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Radio Free Asia

Militia Kills Nine Military Troops in Convoy Ambush in Myanmar's War-Torn Sagaing Region

2021-06-28 -- Militiamen killed at least nine junta soldiers in northwest Myanmar's war-torn Sagaing region over the weekend in a two-pronged attack on a convoy heading to Kalay township, while 3,000 villagers fled the area amid intensified raids on civilian homes and in anticipation of a major military offensive, fighters said Monday.

The Kalay branch of the People's Defense Force (PDF) militia said in a statement that two of its units ambushed the convoy around 1:00 p.m. Sunday between Khway Kyin and Than Pho villages, some 15 miles from the center of the township of 400,000, killing the nine soldiers in a firefight. More than half the population of Kalay is ethnic Chin.

RFA's Myanmar Service was unable to independently verify the PDF's claims.

Separately, two bomb blasts occurred in downtown Kalay on Sunday, according to a resident, who spoke on condition of anonymity, citing fear of reprisal.

The first explosion occurred at 11:00 a.m. in front of the Myanmar Shaysaung Bank on Kalay's Bogyoke Road, while the second took place at around 3:00 p.m. near the local government's Supaung Office.

"The military has strengthened its presence in the town and tightened its checkpoints," the resident said.

"A bomb exploded near the Myanmar Shaysaung Bank … No one was injured. It happened about 100 yards from where I was."

Additional details of the bomb blasts were not immediately available.

Sources told RFA that military troops had conducted a search for PDF members in several villages near the scene of Sunday's violence, "shooting randomly" as they entered the areas and making multiple arrests.

In one case, a resident said, when a militia member was not at home, soldiers "took his wife and his 12-year-old daughter away … [and] even hit the girl as they detained her."

"People had to run away, some with their families, on motorcycles and cars," the resident said.

Other sources said four people were arrested in Htaukkyant village, prompting about 3,000 residents from seven villages along the Gangaw-Kalay Highway to flee into the mountains.

The PDF said Sunday's attack occurred a day after it ambushed a convoy of more than 20 military vehicles headed to Kalay from nearby Gangaw township, although the number of casualties was unclear.

Attempts by RFA to contact the military's Deputy Information Minister Zaw Min Tun for comment on the fighting over the weekend went unanswered.

Growing conflict

There have been at least seven clashes in Kalay between PDF forces and the military in the months since early April, when the military used heavy artillery to smash barricades and disperse people peacefully demonstrating against the junta's Feb. 1 takeover of the government. Junta forces have since killed some 40 residents of the township, according to local sources.

The junta has attempted to justify its coup with claims that Aung San Suu Kyi's National League for Democracy (NLD) party stole Myanmar's November 2020 general election but has yet to provide evidence of alleged voter fraud. The military has violently suppressed widespread protests, killing at least 883 people and arresting more than 5,200, according to the Assistance Association for Political Prisoners (AAPP).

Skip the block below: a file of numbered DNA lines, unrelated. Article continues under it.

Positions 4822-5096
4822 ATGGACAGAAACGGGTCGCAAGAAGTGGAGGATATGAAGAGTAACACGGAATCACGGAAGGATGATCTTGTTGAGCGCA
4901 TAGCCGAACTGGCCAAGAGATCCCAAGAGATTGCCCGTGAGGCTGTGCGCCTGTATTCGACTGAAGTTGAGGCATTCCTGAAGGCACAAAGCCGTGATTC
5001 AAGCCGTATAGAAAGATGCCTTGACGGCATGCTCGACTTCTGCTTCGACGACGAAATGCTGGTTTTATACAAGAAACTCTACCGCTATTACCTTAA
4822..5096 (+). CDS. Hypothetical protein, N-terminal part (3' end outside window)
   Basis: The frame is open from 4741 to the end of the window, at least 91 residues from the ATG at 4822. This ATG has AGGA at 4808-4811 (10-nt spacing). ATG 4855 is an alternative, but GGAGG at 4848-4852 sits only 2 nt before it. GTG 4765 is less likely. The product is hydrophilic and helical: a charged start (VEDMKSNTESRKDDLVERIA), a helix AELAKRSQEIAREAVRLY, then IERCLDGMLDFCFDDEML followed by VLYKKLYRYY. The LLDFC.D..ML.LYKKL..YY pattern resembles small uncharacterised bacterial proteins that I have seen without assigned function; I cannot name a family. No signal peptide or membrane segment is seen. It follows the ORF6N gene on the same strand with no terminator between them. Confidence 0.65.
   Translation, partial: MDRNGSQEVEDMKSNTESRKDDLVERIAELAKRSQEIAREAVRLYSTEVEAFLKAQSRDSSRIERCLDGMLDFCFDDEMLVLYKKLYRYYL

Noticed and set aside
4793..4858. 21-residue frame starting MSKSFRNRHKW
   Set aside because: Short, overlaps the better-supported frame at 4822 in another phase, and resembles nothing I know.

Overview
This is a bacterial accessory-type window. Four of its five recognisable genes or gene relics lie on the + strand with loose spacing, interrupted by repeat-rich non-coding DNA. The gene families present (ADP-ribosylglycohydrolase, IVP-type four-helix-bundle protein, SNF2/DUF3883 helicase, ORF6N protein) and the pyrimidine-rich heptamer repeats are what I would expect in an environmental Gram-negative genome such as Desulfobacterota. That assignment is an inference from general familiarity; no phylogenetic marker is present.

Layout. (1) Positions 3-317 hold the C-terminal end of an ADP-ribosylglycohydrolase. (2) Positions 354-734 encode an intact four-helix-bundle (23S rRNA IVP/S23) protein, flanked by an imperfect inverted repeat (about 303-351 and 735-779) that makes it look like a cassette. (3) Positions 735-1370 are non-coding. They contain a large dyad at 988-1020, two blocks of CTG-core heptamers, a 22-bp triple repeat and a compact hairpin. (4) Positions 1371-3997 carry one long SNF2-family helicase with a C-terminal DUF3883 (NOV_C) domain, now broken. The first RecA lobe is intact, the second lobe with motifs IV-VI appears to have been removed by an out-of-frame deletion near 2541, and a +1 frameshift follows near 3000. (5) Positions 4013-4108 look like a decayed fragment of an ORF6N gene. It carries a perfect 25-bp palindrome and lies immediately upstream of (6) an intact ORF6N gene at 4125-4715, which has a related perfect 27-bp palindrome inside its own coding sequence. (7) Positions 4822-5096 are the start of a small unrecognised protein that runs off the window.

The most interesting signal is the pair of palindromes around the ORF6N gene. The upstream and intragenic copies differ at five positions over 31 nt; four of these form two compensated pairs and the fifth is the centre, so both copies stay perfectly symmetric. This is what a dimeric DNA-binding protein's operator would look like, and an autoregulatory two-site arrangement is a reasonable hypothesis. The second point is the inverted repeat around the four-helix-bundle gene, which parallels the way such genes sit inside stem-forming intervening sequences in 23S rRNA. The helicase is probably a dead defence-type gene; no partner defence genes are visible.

On Monday, a member of the PDF in Kalay told RFA that around 60 vehicles loaded with military troops had arrived in Sagaing over the past two days in preparation for a major offensive against his branch of the militia, as well as others in the region.

"I think they have been surveilling the situation from the sky with a chopper," he said.

"They appear to have moved into the entire region, as there are PDF branches through Mindat and Tamu [townships] along the Chindwin River, and there were also clashes in Mingin area."

Residents frightened

Residents of Kalay told RFA they are frightened for their safety amid the increased military presence in the township, citing reports of abuse, detentions, and even deaths in custody.

In one case, the military arrested a 47-year-old ethnic Chin man named Zaw Myint and his 26-year-old son Zaw Htet on June 25 without providing a reason, and the son died under mysterious circumstances in custody the following day, according to family members.

Zaw Htet's mother said family members were informed that he had "died of COVID-19" and were only permitted to see his body briefly before troops interred him.

"He didn't have COVID earlier and he was a healthy man—he even came to have lunch at my house that morning," she said.

"We saw his body at the hospital only briefly. They told us we mustn't touch his body because we might get infected with the virus, and then he was taken in an ambulance to the cemetery. When we arrived there, his body was already cremated."

Family members told RFA they believe Zaw Htet likely died of severe torture while in detention and expressed concern that his father, who remains in custody, is also at risk.

Sources said Zaw Htet was only one of three people to die in less than 24 hours while in military interrogation in Kalay—the other two being Mai Ngum Zar Tiang and Min Min. The military also claimed that Mai Ngum Za Tiang died from COVID-19, they said.

A resident, who declined to be named, told RFA that "as many as 20 people have died in custody" at military interrogation centers in Kalay.

"They are using violence and torture to instill fear among members of the public, but people are more determined than ever to fight back," the resident said.

"With every new case, they become even more determined to avenge the dead."

Reported by RFA's Myanmar Service. Translated by Khin Maung Nyane. Written in English by Joshua Lipes.

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